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Party Cues in the News: Democratic Elites, Republican Backlash, and the Dynamics of Climate Skepticism

Published online by Cambridge University Press:  08 July 2020

Eric Merkley*
Affiliation:
Munk School of Global Affairs & Public Policy, University of Toronto, Canada
Dominik A. Stecula
Affiliation:
Department of Political Science, Colorado State University, Fort Collins, CO, USA
*
*Corresponding author. E-mail: eric.merkley@utoronto.ca

Abstract

Supporters of the Republican Party have become much more skeptical of the science of climate change since the 1990s. This article argues that out-group cues from Democratic elites caused a backlash that resulted in greater climate skepticism. The authors construct aggregate measures of climate skepticism from nearly 200 public opinion polls at the quarterly level from 2001 to 2014 and at the annual level from 1986 to 2014. They also build time-series measures of possible contributors to climate skepticism using an automated media content analysis. The analyses provide evidence that cues from party elites – especially from Democrats – are associated with aggregate dynamics in climate change skepticism, including among supporters of the Republican Party. The study also involves a party cue survey experiment administered to a sample of 3,000 Americans through Amazon Mechanical Turk to provide more evidence of causality. Together, these results highlight the importance of out-group cue taking and suggest that climate change skepticism should be examined through the lens of elite-led opinion formation.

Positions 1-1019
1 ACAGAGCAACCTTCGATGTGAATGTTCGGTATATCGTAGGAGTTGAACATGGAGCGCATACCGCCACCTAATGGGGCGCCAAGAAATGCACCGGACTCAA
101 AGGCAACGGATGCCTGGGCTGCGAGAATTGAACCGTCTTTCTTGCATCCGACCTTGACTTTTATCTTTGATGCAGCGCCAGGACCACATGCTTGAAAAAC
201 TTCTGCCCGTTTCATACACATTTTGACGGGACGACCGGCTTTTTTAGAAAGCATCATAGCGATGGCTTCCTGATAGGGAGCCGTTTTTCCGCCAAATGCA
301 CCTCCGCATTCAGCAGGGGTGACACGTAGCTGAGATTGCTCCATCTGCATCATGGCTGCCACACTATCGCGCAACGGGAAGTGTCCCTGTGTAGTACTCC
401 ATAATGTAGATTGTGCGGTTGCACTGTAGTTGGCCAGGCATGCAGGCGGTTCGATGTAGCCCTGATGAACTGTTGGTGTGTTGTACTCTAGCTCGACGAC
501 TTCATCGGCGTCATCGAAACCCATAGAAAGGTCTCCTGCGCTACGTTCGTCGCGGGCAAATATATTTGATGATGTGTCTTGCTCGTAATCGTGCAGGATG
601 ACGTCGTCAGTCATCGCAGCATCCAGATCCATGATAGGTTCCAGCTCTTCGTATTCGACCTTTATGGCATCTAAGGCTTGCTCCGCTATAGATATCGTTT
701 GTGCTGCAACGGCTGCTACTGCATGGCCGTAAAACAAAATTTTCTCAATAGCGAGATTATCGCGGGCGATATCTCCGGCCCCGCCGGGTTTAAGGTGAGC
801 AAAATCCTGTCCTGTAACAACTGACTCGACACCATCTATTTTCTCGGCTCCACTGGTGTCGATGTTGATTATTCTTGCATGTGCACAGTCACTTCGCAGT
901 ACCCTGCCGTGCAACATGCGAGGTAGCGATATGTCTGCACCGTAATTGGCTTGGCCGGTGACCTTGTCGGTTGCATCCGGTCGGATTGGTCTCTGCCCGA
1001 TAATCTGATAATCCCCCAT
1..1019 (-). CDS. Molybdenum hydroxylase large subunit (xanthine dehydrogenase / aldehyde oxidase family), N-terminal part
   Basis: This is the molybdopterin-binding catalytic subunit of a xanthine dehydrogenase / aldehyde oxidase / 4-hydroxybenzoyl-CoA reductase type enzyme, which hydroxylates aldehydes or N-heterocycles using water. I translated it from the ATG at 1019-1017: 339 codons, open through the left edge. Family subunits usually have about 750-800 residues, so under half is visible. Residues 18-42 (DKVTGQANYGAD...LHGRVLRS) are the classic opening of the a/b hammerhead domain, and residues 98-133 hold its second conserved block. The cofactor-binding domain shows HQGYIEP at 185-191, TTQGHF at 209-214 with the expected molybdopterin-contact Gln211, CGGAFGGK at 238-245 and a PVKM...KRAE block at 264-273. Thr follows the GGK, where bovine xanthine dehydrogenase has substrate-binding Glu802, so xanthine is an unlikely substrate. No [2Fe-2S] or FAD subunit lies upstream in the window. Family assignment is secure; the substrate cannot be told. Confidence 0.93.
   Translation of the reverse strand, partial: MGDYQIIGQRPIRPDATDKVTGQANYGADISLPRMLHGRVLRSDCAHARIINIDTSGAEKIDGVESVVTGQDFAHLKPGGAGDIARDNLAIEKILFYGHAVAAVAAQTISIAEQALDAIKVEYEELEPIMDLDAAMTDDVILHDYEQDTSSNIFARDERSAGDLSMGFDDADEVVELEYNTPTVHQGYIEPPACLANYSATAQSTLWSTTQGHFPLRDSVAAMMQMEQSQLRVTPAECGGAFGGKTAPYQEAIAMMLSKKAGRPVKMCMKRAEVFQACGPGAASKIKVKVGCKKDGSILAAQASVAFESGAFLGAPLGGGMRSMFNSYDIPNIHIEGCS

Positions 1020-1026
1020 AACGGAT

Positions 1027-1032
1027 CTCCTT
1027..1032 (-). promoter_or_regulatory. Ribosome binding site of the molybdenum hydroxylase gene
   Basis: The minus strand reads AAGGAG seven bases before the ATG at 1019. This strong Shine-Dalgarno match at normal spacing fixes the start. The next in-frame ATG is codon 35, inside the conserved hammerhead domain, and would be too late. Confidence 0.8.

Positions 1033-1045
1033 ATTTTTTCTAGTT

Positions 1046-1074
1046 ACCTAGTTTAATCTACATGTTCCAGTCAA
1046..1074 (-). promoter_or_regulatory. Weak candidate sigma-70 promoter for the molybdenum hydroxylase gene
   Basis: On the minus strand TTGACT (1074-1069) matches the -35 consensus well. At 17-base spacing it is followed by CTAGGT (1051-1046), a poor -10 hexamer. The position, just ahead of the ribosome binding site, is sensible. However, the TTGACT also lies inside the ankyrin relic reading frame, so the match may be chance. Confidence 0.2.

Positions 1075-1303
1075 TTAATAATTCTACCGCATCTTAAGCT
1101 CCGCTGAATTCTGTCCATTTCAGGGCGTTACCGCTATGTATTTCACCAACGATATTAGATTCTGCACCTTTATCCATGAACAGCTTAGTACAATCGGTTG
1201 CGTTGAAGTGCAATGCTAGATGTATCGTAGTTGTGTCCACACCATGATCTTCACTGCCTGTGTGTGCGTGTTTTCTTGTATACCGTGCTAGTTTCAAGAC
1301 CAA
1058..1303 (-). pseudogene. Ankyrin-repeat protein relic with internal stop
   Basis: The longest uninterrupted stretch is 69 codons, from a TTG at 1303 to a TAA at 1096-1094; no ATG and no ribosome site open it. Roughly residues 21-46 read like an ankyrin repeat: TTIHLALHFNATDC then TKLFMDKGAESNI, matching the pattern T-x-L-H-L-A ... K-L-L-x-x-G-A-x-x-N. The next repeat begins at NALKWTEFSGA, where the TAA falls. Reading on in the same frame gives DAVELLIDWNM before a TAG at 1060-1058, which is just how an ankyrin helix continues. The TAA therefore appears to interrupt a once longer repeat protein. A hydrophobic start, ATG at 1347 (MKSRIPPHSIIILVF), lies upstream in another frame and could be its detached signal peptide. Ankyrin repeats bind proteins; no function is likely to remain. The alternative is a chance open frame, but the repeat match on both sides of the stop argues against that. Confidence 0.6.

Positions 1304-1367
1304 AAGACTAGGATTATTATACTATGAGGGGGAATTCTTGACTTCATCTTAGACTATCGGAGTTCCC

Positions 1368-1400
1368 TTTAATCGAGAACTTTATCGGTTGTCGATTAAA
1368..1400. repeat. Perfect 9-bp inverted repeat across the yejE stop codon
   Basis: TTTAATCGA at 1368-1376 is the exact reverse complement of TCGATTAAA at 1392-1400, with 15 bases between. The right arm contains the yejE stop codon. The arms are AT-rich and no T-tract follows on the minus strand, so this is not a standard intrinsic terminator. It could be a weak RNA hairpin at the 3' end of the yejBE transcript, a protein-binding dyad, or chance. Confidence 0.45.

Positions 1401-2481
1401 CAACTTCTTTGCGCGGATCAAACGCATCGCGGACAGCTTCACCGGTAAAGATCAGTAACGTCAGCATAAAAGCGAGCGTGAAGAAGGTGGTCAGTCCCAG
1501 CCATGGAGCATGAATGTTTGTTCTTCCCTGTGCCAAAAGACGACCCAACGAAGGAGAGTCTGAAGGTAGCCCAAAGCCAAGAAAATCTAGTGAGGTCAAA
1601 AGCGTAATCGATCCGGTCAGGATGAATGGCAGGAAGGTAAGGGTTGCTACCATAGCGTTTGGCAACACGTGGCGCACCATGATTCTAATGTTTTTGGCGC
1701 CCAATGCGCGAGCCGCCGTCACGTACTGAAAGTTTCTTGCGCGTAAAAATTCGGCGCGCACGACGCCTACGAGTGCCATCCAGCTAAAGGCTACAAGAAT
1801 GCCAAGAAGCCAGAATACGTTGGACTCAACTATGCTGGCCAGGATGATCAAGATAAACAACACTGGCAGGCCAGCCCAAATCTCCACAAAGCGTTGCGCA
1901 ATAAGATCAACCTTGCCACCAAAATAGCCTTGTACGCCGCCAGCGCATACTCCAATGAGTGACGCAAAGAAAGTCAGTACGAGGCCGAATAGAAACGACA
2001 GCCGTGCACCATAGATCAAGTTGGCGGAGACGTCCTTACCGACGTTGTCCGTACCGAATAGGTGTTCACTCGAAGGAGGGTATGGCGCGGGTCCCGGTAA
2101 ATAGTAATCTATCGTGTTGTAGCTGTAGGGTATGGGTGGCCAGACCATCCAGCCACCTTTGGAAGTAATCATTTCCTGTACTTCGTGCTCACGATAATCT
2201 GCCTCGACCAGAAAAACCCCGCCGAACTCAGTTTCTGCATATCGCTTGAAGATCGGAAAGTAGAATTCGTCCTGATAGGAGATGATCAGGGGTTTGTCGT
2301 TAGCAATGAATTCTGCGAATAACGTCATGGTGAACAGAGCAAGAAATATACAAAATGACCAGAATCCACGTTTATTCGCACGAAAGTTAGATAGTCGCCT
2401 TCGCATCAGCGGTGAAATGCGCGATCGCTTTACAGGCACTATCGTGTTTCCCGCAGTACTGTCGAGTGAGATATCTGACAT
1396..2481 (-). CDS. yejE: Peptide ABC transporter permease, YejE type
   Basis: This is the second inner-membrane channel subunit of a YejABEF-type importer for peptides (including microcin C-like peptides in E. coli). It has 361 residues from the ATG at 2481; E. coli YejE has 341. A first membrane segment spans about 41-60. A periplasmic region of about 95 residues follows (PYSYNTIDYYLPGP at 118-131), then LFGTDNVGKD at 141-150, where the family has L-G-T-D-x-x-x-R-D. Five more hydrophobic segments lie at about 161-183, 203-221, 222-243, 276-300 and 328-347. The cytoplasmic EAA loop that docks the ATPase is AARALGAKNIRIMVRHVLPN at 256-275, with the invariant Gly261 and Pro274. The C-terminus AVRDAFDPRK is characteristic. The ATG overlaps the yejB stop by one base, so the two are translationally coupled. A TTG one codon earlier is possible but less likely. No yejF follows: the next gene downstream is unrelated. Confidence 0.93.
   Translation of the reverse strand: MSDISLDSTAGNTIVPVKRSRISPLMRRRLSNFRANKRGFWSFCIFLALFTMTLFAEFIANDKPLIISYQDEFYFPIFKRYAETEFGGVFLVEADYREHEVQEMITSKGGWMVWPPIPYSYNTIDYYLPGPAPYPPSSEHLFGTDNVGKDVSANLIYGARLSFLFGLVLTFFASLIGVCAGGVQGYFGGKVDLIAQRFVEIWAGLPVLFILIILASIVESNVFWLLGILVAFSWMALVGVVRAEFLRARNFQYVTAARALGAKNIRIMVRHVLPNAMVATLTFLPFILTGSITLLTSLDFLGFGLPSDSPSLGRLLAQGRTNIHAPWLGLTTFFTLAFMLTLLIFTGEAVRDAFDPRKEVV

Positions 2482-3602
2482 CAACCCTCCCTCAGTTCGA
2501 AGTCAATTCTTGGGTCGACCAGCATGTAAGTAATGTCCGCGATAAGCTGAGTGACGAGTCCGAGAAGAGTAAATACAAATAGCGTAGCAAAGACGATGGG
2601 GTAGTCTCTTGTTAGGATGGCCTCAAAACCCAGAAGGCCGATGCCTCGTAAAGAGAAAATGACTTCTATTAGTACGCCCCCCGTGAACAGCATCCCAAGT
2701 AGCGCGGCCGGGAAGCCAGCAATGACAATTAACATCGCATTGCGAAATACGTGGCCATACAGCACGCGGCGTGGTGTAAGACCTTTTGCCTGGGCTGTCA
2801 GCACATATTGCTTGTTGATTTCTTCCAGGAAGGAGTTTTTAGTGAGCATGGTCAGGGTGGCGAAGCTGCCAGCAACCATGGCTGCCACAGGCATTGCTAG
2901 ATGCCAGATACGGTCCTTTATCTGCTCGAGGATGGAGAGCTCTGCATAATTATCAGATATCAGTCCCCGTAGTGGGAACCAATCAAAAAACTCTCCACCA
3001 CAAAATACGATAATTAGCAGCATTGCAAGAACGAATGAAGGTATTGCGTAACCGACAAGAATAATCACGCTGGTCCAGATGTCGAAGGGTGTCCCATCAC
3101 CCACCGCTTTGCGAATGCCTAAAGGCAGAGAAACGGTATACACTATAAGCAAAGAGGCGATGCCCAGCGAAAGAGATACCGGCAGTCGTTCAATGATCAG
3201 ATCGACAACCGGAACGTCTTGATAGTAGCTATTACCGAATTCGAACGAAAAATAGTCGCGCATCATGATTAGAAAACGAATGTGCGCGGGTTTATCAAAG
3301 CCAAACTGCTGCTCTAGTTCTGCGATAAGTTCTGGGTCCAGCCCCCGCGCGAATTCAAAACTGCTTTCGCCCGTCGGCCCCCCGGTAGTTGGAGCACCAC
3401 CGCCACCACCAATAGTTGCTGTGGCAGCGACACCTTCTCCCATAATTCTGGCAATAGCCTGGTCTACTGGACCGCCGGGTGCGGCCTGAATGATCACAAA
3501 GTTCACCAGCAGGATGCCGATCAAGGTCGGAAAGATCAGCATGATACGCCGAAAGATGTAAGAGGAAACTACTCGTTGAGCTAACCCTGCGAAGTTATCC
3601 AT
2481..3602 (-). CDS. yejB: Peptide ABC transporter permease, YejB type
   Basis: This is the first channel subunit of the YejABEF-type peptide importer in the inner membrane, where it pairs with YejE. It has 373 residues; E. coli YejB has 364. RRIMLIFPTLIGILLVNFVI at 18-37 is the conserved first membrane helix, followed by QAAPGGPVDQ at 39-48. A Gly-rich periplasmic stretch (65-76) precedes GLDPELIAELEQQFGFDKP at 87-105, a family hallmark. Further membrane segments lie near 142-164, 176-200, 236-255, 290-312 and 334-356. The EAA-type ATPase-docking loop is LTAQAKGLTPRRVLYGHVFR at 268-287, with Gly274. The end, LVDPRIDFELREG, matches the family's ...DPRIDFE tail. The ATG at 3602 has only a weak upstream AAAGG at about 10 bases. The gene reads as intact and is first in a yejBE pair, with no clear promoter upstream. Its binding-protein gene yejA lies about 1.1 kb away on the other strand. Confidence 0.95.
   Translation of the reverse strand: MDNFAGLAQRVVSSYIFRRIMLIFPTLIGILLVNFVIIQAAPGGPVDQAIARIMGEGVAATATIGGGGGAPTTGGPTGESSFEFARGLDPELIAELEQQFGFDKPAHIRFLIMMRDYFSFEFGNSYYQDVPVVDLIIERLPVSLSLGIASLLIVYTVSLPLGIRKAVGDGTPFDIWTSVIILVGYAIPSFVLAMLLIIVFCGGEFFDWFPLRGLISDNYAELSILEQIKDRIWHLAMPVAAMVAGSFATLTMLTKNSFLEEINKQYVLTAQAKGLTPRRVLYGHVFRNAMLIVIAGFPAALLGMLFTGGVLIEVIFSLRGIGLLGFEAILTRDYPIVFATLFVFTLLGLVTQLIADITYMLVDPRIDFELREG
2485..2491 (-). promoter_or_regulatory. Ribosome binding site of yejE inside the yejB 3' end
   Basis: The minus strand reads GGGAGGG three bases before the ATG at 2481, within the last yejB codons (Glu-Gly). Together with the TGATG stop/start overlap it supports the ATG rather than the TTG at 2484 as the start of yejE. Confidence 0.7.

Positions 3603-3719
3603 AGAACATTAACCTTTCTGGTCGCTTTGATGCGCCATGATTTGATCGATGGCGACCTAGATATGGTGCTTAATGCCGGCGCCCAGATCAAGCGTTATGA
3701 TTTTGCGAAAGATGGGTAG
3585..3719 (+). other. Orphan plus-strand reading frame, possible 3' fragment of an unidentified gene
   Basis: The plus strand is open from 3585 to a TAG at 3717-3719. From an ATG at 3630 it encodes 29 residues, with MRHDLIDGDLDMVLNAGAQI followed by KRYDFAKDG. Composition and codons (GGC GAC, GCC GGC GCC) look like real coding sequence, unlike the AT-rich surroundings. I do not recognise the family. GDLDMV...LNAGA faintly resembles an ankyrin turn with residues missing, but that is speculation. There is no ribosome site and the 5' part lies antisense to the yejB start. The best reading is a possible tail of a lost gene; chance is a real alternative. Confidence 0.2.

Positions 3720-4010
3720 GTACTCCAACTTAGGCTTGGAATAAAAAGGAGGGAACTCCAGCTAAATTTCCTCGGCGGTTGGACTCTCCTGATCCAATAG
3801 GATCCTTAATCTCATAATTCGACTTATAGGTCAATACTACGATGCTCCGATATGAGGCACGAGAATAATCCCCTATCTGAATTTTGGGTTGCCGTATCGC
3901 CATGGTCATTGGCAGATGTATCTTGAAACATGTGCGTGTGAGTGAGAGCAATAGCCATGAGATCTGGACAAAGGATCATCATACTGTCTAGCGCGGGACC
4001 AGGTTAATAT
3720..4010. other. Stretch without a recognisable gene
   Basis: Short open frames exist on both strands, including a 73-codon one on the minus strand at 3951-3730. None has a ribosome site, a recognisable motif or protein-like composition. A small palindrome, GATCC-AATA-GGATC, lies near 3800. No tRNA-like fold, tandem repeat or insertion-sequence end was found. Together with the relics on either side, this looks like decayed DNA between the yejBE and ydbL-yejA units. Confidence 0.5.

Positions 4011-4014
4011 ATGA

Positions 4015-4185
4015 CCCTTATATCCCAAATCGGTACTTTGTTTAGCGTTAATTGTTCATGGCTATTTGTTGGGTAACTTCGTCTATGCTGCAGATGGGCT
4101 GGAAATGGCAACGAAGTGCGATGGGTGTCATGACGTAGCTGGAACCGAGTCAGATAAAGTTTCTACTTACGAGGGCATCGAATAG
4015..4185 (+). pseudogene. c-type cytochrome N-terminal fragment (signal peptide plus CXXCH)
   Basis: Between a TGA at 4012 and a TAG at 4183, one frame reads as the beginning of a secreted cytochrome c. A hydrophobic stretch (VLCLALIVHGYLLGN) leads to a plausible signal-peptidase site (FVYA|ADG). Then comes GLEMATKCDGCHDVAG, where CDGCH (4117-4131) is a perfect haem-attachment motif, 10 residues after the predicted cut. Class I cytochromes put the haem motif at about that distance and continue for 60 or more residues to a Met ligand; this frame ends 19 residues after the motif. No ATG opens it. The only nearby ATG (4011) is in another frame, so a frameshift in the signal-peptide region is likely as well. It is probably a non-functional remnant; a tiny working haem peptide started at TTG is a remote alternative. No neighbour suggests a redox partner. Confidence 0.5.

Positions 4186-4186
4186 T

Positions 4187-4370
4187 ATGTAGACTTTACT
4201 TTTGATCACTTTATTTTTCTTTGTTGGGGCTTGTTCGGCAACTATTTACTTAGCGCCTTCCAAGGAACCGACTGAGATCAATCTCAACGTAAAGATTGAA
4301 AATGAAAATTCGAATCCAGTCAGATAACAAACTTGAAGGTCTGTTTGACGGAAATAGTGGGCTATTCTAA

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Article
Copyright
Copyright © Cambridge University Press 2020

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